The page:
Background: While short-term effects of parent training (PT) have been extensively evaluated, long-term outcome and present predictors of a diagnosis for children with ODD/CD treated with parent training are very limited. Method: In the present study, diagnostic status as outcome and predictors of treatment response were examined in a 5?6-year follow-up. Out of 99 children who had been treated in a randomised controlled trial evaluating the effects of The Incredible Years parent training (PT) or combined parent training and child treatment (PT+CT) programme, 54.5% participated in the 5?6-year follow-up study. Their diagnostic status was determined with the Kiddie-SADS interview.
Results: While all children qualified for a diagnosis of ODD/CD before treatment, 5?6 years later, two-thirds no longer received such a diagnosis, the same proportion as found at the 1-year follow-up. The most powerful pre-treatment predictors of diagnostic status at the 5?6-year follow-up were living with mother only and being a girl. At post-treatment the most powerful predictor was found to be high levels of child externalising problems.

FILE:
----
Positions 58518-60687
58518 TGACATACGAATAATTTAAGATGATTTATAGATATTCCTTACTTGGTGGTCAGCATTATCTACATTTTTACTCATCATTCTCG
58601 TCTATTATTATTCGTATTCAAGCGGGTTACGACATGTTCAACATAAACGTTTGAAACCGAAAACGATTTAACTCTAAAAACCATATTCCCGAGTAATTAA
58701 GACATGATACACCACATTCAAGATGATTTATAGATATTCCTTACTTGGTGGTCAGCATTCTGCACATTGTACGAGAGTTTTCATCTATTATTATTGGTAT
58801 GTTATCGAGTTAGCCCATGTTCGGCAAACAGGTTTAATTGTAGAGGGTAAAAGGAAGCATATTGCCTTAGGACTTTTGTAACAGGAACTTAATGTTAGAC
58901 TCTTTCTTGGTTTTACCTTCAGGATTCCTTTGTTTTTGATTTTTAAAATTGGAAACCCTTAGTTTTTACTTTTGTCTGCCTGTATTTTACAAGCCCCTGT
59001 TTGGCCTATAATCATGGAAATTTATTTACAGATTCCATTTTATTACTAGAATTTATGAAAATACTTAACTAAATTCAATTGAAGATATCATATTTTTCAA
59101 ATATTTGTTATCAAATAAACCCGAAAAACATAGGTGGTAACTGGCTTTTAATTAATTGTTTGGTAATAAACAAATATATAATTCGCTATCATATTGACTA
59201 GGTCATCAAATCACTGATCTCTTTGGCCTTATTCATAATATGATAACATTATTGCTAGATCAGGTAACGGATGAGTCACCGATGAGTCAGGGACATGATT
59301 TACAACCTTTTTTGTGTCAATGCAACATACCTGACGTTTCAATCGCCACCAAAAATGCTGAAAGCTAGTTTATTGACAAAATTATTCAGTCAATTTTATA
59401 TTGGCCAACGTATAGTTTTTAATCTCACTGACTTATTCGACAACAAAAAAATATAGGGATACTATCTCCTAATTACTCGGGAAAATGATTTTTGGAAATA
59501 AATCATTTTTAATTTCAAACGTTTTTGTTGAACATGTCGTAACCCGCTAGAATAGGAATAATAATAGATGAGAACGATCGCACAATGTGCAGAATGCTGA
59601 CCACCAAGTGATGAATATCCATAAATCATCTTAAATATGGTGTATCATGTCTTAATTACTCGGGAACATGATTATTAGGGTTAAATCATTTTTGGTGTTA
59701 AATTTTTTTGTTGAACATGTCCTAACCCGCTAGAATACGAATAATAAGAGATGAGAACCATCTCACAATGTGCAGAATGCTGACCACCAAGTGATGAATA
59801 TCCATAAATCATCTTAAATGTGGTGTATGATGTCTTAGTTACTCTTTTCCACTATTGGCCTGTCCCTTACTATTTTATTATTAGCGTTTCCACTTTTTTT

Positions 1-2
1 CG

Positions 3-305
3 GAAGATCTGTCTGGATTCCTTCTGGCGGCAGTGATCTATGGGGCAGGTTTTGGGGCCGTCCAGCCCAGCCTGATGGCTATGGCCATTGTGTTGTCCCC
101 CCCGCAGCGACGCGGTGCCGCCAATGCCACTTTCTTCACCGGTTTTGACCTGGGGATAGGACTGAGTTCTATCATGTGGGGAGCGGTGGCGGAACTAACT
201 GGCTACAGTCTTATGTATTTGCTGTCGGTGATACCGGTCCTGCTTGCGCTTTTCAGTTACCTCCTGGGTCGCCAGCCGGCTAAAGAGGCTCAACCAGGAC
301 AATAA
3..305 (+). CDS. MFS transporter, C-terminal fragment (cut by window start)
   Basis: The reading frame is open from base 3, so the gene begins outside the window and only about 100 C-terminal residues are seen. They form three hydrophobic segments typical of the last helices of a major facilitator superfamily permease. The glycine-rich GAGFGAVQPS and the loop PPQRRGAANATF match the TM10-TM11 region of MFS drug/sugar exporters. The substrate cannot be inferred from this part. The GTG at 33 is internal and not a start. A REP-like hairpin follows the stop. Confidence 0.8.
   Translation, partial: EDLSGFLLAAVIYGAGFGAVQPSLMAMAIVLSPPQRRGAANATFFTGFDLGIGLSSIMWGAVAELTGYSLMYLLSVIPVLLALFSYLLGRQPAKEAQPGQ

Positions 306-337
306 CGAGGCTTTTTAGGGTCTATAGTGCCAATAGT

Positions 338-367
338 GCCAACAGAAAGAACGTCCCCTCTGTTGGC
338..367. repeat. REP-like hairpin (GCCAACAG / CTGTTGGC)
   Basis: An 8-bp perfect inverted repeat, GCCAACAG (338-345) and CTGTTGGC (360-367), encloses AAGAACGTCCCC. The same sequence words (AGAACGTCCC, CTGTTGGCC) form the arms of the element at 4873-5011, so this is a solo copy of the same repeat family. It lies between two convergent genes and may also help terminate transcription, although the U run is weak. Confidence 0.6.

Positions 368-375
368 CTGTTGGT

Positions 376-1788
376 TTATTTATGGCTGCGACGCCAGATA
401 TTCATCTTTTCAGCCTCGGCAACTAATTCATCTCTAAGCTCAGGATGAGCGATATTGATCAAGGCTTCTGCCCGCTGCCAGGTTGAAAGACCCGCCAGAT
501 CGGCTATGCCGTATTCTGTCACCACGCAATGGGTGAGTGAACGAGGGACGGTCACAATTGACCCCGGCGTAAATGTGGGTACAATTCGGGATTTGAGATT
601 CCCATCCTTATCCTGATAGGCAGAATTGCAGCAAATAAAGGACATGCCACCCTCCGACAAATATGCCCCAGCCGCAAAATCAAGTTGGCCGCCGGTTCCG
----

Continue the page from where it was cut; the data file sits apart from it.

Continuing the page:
Conclusion: The findings of the study support the maintenance of positive long-term results for young children treated with parent training because of serious conduct problems, and identify characteristics of children and families in need of added support to parent training programmes.